Bill Laimbeer is back, and New York has him. The Liberty, one of the WNBA's original franchises, has knocked on the door but never won the league championship. Now, that's Laimbeer's mission as coach/general manager. It doesn't seem that likely to happen this season, but the playoffs might be a reasonable goal.
Laimbeer's three championships at Detroit -- before the Shock relocated to Tulsa -- were built on strong defensive teams that also had an outstandingly athletic star guard. That was Deanna Nolan in Detroit; it's Cappie Pondexter in New York.
He already has put a Detroit-like touch on the Liberty by luring his former post player Cheryl Ford back to the league after a three-year absence. He also signed guard Katie Smith, who was part of two of his three title teams. He got back the rights to Nolan in a three-way trade involving Tulsa and Minnesota, although she's not expected to play in the WNBA this season.
Also, former Detroit players who were already with the Liberty -- posts Plenette Pierson and Kara Braxton -- are back. And he re-signed guard Essence Carson, who has spent her five-year WNBA career with the Liberty and seems like a Laimbeer-type player with her size and physicality on defense.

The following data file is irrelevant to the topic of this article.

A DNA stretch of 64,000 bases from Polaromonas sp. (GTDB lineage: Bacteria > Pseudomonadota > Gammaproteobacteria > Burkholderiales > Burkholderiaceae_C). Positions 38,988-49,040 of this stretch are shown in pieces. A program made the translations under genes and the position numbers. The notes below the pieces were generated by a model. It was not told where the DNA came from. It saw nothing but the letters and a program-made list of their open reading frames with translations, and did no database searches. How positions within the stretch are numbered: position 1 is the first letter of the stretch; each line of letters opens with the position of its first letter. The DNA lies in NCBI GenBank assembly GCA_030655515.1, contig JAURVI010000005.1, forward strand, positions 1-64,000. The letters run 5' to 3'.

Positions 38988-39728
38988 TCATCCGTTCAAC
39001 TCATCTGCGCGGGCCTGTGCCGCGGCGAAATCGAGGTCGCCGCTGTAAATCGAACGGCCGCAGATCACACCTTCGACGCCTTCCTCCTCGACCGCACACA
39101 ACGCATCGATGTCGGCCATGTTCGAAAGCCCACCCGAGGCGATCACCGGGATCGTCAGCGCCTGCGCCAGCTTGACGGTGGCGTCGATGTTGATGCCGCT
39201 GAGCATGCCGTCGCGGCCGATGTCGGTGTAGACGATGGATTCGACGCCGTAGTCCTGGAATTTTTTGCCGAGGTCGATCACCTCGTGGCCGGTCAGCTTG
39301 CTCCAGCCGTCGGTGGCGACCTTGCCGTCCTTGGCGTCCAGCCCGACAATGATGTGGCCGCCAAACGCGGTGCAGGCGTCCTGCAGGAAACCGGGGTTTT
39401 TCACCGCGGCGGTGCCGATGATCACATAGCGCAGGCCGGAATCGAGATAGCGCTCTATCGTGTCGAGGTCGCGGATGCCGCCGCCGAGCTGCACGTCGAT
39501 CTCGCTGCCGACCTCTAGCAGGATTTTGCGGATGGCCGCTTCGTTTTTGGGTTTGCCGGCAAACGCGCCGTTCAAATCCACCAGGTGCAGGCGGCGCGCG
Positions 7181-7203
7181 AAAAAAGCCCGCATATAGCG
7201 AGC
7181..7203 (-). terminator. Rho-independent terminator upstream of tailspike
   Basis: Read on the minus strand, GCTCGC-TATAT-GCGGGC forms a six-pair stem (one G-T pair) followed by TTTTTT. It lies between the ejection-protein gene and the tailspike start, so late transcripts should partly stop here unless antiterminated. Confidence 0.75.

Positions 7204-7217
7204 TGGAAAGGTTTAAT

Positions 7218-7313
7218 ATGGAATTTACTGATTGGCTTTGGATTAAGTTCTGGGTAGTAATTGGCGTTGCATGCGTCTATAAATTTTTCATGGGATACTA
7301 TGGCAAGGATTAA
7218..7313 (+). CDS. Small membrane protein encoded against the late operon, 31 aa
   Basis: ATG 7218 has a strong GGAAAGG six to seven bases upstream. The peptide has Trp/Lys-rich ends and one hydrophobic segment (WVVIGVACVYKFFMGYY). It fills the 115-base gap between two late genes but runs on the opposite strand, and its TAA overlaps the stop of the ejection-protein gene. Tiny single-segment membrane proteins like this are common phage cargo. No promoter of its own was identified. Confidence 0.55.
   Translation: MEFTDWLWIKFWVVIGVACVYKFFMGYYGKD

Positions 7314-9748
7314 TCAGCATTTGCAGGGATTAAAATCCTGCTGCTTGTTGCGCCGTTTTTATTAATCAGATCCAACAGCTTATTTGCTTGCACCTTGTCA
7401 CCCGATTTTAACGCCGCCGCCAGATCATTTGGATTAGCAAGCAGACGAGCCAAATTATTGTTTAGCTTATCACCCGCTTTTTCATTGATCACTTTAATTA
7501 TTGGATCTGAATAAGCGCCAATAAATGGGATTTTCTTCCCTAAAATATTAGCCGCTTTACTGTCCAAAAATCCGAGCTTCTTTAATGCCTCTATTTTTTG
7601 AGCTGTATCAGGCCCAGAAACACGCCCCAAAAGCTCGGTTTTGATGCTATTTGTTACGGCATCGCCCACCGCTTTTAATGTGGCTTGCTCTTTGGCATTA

Laimbeer had a very good draft, with first-round selections Kelsey Bone and Toni Young. Bone is a true center who should thrive in the pro game. Young is a 6-foot-2 jumping jack who is still a raw talent but has a great deal of potential.
Laimbeer has enlisted other WNBA veterans who played for the Liberty to be his assistants or advisers. Those are Taj McWilliams-Franklin, Barb Farris, Tamika Whitmore and Teresa Weatherspoon. In that way, the "old" is new again at New York and can help instill a sense of the franchise's history within the younger players. The best of that history is worth preserving.
Gone in trades are forward Nicole Powell (now in Tulsa) and center Kia Vaughn (now in Washington). Veteran forward DeMya Walker, 35, is not in the league this season.
Former coach John Whisenant was able to lead the Liberty to the playoffs in his two seasons in New York, but they lost in the East semifinals both times. Laimbeer, with control as GM and coach, is putting together the kind of team he wants. But will some of the older players, such as Smith (39 in June) and Ford (who's 32 in June, but has "old" knees), be able to contribute enough?
If Laimbeer's chemistry experiment works and Pondexter (20.4 ppg in 2012) is at her best, New York could get a postseason berth.